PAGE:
A Prayer of Sobriety
A prayer of Moses the man of God.
10 Our days may come to seventy years,
or eighty, if our strength endures;
yet the best of them are but trouble and sorrow,
for they quickly pass, and we fly away.
11 If only we knew the power of your anger!
Your wrath is as great as the fear that is your due.
12 Teach us to number our days,
that we may gain a heart of wisdom.
“Strength of mind rests in sobriety; for this keeps your reason unclouded by passion.”
– Pythagoras, Greek philosopher and mathematician, 6th century B.C.
Sobriety in life comes when we realize we haven’t taken something seriously that we should have. Years ago, a student ministry leader was teaching high schoolers in an open garage. They were customarily goofy and not taking much seriously, so he grabbed a huge ball of yarn, colored the first inch of it red with a Sharpie, and gave it to them to completely unravel. They began kicking it around the cul-de-sac like a soccer ball until it was completely unwound.
After calling them back into the garage, the leader pointed at the red inch, saying, “This is how long your life is compared to the eternity that God has planned for you. What are you doing with it? Because as you can see, the direction of that first inch sets the pace for all the rest of it.”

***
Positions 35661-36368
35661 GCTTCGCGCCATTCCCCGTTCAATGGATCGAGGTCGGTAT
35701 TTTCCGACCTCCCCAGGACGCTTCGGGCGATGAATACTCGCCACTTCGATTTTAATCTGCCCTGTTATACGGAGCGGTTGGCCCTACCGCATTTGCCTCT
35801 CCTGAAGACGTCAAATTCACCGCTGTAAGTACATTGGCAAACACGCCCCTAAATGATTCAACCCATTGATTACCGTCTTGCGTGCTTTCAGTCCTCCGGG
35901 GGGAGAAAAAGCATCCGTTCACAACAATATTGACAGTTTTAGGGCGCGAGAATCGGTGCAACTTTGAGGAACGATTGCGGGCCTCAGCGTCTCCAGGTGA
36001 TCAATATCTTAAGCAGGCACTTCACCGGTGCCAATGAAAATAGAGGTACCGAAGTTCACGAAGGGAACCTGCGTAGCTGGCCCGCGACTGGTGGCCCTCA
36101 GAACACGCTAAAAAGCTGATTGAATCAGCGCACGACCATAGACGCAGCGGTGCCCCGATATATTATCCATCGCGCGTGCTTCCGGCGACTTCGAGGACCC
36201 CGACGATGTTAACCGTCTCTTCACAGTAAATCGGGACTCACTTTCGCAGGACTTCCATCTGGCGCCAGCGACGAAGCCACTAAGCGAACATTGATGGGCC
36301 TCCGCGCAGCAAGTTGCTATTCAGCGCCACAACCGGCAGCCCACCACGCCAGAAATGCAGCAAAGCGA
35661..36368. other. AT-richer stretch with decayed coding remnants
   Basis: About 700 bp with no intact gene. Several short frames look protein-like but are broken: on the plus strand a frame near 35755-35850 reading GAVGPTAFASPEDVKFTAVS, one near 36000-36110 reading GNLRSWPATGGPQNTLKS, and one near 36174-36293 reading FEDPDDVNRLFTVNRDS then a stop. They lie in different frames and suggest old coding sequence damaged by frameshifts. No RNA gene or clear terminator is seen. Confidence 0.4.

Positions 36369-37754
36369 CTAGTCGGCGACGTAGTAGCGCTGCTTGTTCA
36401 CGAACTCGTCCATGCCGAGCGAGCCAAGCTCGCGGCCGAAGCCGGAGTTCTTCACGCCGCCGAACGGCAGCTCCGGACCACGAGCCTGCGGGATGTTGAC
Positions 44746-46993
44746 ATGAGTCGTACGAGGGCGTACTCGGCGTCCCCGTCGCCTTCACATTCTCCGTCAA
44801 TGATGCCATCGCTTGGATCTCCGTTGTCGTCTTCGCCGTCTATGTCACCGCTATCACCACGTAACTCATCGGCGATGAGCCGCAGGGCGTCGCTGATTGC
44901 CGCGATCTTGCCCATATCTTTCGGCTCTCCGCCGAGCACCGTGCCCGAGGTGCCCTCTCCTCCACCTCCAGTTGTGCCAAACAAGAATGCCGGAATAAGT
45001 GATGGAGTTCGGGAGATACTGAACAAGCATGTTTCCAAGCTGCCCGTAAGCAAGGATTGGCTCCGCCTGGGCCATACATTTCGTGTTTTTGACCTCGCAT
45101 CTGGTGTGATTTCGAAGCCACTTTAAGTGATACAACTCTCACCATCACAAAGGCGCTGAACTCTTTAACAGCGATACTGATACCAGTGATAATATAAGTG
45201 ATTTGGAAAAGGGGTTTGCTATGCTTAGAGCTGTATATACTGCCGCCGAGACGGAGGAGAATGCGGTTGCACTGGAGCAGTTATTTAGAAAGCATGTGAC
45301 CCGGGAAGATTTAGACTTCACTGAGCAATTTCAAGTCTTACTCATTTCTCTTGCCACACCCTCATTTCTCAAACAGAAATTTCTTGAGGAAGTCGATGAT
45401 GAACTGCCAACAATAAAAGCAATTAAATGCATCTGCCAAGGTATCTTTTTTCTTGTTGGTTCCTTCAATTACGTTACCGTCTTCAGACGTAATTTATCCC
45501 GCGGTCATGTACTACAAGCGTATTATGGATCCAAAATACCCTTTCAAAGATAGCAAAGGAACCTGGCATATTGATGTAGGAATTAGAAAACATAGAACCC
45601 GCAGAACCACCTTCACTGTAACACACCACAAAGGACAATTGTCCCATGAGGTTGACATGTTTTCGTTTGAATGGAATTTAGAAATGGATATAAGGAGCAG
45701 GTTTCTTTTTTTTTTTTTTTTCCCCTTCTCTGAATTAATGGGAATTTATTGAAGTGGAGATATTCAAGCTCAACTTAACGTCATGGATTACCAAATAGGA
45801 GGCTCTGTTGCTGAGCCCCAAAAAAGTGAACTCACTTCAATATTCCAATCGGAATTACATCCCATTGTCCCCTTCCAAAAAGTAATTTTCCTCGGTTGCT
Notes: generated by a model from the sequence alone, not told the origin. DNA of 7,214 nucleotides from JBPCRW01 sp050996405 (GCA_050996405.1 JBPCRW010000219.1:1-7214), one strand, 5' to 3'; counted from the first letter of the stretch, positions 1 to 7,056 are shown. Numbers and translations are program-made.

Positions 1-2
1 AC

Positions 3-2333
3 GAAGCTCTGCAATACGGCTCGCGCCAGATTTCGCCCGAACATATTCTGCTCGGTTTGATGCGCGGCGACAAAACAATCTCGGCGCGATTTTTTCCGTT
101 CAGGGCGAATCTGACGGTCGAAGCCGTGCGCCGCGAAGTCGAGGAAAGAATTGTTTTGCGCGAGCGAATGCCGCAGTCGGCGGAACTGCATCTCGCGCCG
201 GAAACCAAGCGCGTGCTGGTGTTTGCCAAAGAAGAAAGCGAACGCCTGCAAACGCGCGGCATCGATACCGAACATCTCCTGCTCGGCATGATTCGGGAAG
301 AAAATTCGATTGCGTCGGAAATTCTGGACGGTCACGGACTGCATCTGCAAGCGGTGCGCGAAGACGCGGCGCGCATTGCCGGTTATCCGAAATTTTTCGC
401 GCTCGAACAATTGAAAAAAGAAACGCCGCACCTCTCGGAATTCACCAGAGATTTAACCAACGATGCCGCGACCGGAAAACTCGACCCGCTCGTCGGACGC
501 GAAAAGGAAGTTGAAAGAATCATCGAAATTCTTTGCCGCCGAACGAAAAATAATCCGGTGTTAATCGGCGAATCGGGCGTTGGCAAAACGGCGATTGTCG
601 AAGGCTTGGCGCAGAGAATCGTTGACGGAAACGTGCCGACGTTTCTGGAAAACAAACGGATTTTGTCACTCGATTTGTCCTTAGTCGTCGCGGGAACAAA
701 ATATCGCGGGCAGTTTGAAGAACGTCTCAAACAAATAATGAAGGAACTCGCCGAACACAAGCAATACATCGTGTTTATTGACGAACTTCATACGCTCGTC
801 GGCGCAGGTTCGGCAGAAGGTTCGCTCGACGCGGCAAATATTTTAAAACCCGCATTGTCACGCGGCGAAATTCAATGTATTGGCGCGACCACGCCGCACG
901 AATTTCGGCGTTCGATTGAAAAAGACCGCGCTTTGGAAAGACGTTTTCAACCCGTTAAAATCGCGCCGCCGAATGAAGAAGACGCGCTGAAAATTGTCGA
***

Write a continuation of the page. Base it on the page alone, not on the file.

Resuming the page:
With much sobriety, this is what Moses is doing when he asks God to help us see how short and small our life on earth is compared to what comes after. Another way of saying this is: If your life was a rudder, where is your ship heading? What will be its destination?
Do you like the direction your life is heading and the destination it is leading you to? If so, spend some time praising God for that. If not, ask for God’s help and for what He would like you to do to move the rudder, beginning today.
Pray verse 12 in your own words. What would wisdom say should be your best focus in this season of your life?
Thank God for this moment of sober reflection, and then place a reminder on your calendar or an object in your everyday view to remind you of the brevity of life and the importance of staying focused on something or someone that matters deeply to you.